Commentary

Wed
27
Jan

Hill Country ranches can attract thieves

 

If your family has owned land in Gillespie County since its founding or if you recently bought your dream ranch, there are tips to deter thieves who may want to get a piece of your property.

Special Ranger Mike Barr addressed the Stonewall Chamber of Commerce banquet attendees on Monday night. Comments about Barr’s Texas and Southwestern Cattle Raisers Association (TSCRA) experience can be found elsewhere in this edition.

But Barr also had tips to benefit ranch owners, both those who have been here for generations and those who are much newer to the Hill Country.

 

TSCRA Theft Prevention Tips

-Display the TSCRA member sign on gates and entrances. Barr said it is an excellent deterrent because thieves know they’ll be pursued.

-Lock gates.

-Brand cattle and horses and make sure the brand is recorded with the county clerk.

-Put driver’s license number on all saddles, tack and equipment.

Wed
27
Jan

Conservation easements and imminent domain

The Lower Colorado River Authority (LCRA) has proposed to construct a large electrical transmission line across the largest piece of protected land — public or private — in Gillespie County.

                Owned by Mrs. Terese T. Hershey, one of Texas’ most renowned conservationists, the 1,500-acre Hershey Ranch is protected by a conservation easement which was supposed to conserve it in perpetuity.

The Hill Country Land Trust, one of Texas’ 30 private, nonprofit land trusts, “holds” the conservation easement, and is entrusted with ensuring that the land is protected forever.

A conservation easement is a voluntary agreement — individually negotiated between landowner and land trust for each property — that perpetually restricts all future non-agricultural development of the property.

The landowner retains title to the property, while being assured that it will stay in its natural, productive state forever.

Wed
20
Jan

Higher ed expansion in the Hill Country

By Ken Esten Cooke

Friday’s visit by Robert Duncan, chancellor of the Texas Tech University System, was another sign of TTU’s commitment to this area.

Duncan’s day was filled with meetings with department heads and program directors, and he no doubt came away with ideas on how this regional site can grow and offer more programs to area students.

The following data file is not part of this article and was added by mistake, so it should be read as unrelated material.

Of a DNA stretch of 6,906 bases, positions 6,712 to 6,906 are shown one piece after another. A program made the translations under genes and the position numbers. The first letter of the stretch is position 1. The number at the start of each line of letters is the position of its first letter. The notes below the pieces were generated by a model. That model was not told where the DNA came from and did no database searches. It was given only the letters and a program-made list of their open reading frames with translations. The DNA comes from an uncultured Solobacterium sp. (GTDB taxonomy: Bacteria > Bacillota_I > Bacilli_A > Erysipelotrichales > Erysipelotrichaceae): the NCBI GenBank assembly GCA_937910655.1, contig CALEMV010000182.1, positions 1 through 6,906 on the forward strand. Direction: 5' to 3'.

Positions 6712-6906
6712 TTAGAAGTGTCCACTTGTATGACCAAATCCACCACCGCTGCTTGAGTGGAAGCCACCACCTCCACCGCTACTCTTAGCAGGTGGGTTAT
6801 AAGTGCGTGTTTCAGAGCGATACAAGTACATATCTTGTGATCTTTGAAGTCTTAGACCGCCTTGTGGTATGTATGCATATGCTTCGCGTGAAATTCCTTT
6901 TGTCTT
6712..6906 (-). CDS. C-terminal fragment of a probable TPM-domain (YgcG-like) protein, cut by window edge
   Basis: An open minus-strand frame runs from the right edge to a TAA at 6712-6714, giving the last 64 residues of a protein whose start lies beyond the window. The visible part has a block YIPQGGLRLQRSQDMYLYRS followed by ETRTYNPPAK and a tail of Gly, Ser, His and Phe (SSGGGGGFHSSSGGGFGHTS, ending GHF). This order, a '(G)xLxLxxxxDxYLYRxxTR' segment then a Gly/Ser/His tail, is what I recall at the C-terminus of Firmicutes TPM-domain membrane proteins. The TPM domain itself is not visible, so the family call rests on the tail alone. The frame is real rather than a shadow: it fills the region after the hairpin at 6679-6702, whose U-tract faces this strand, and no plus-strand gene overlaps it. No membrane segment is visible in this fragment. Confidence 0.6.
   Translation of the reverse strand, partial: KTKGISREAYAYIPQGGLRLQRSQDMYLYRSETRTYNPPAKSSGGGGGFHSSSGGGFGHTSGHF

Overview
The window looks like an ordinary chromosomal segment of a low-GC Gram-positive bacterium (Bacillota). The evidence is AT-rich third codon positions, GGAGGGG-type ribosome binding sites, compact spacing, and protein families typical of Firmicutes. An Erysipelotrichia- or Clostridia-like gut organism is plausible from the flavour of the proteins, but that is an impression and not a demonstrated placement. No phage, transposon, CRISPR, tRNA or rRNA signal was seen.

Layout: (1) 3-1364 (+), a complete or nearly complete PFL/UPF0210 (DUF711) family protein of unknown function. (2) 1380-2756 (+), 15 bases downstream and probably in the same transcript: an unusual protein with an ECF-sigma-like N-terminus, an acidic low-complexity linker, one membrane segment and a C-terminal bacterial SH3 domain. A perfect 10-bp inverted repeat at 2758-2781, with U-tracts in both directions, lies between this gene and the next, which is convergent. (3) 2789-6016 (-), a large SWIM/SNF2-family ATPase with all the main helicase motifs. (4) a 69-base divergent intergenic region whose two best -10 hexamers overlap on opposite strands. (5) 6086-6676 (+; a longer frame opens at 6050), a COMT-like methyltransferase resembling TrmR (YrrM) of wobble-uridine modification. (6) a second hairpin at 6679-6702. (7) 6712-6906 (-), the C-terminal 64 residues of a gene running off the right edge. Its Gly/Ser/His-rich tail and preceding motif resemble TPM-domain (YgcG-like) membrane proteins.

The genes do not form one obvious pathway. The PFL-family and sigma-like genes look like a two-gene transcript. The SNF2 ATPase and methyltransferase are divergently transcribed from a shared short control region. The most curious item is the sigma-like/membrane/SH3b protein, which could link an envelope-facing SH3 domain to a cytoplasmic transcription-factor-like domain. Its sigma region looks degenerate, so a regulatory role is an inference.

Locally, TTU has offered many education-focused programs, including administration certification and teaching degrees, which are great to help our local instructors become more valuable to our school districts. TTU’s growing slate of online degree studies further opens the door to possibilities for local students.

Wed
20
Jan

Search leads to place where Poles settled

By Richard Zowie

 

To many Americans leaving San Antonio and traveling through rural South Texas, it’s a tiny, nondescript settlement with an unusual name.

“In Poland, Panna Maria, Texas is very famous,” said Pope John Paul II in 1987. “Everyone knows of Panna Maria and those first Polish immigrants who responded to the call of their pastor and spiritual leader, Father Leopold Moczygemba. All of our great American Polonia credits its origin to you, Panna Maria, as the first nest built on American soil by Polish immigrants inspiring others to follow in your footsteps.”

Born Karol Józef Wojtyła, Pope John Paul II was the first-ever Polish pope.

While driving home at Christmas to visit my parents, I decided to revisit Panna Maria. I’d been there once before, in 1995. Perhaps it’s because I majored in history at college and am also interested in genealogy, but it was also because there’s a geocache at Panna Maria’s cemetery.

Wed
13
Jan

A partisan's plea to change Constitution

By Ken Esten Cooke

Apparently, all the problems of Texas are fixed. Our roads are perfect. Our schools rank No. 1 in all categories throughout the nation. All of our citizens are well cared for.

Even though none of those are true, Texas Governor Greg Abbott and others last week turned their attention to federal policy and called for a Constitutional Convention to add nine amendments to the country’s founding document.

The amendments would allow majority rule and invite mayhem and further political division among citizens.

In doing so, Abbott and others have effectively stated that they know better than the founding fathers. His proposed changes would allow majority rule to override Supreme Court decisions. This seems like a paved way to mob rule.